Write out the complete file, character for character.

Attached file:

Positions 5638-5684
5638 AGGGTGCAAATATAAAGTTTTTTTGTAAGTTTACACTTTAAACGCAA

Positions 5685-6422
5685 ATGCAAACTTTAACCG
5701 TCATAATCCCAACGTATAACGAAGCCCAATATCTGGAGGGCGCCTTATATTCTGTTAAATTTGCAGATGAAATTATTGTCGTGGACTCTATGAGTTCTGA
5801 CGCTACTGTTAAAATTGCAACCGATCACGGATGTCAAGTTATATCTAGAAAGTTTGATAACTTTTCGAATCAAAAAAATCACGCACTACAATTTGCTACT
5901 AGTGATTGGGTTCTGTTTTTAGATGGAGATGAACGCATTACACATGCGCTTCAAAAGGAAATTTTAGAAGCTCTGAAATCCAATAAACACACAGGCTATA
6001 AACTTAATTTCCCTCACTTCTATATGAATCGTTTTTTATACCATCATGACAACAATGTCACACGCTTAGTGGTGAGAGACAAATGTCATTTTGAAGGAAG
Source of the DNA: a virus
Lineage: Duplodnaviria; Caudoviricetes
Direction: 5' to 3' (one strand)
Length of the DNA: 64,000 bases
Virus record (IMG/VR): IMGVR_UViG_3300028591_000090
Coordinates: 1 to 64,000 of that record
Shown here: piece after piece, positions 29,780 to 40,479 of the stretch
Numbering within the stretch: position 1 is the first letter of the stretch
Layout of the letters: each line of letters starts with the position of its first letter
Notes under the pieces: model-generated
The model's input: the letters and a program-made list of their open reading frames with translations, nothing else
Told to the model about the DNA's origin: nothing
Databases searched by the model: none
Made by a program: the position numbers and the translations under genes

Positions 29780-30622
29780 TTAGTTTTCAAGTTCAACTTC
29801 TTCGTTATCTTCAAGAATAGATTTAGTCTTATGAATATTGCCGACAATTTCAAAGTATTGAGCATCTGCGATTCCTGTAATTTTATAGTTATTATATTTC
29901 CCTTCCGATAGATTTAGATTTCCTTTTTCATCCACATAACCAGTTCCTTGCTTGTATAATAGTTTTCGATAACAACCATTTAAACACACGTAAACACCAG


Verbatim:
Positions 5638-5684
5638 AGGGTGCAAATATAAAGTTTTTTTGTAAGTTTACACTTTAAACGCAA

Positions 5685-6422
5685 ATGCAAACTTTAACCG
5701 TCATAATCCCAACGTATAACGAAGCCCAATATCTGGAGGGCGCCTTATATTCTGTTAAATTTGCAGATGAAATTATTGTCGTGGACTCTATGAGTTCTGA
5801 CGCTACTGTTAAAATTGCAACCGATCACGGATGTCAAGTTATATCTAGAAAGTTTGATAACTTTTCGAATCAAAAAAATCACGCACTACAATTTGCTACT
5901 AGTGATTGGGTTCTGTTTTTAGATGGAGATGAACGCATTACACATGCGCTTCAAAAGGAAATTTTAGAAGCTCTGAAATCCAATAAACACACAGGCTATA
6001 AACTTAATTTCCCTCACTTCTATATGAATCGTTTTTTATACCATCATGACAACAATGTCACACGCTTAGTGGTGAGAGACAAATGTCATTTTGAAGGAAG
Source of the DNA: a virus
Lineage: Duplodnaviria; Caudoviricetes
Direction: 5' to 3' (one strand)
Length of the DNA: 64,000 bases
Virus record (IMG/VR): IMGVR_UViG_3300028591_000090
Coordinates: 1 to 64,000 of that record
Shown here: piece after piece, positions 29,780 to 40,479 of the stretch
Numbering within the stretch: position 1 is the first letter of the stretch
Layout of the letters: each line of letters starts with the position of its first letter
Notes under the pieces: model-generated
The model's input: the letters and a program-made list of their open reading frames with translations, nothing else
Told to the model about the DNA's origin: nothing
Databases searched by the model: none
Made by a program: the position numbers and the translations under genes

Positions 29780-30622
29780 TTAGTTTTCAAGTTCAACTTC
29801 TTCGTTATCTTCAAGAATAGATTTAGTCTTATGAATATTGCCGACAATTTCAAAGTATTGAGCATCTGCGATTCCTGTAATTTTATAGTTATTATATTTC
29901 CCTTCCGATAGATTTAGATTTCCTTTTTCATCCACATAACCAGTTCCTTGCTTGTATAATAGTTTTCGATAACAACCATTTAAACACACGTAAACACCAG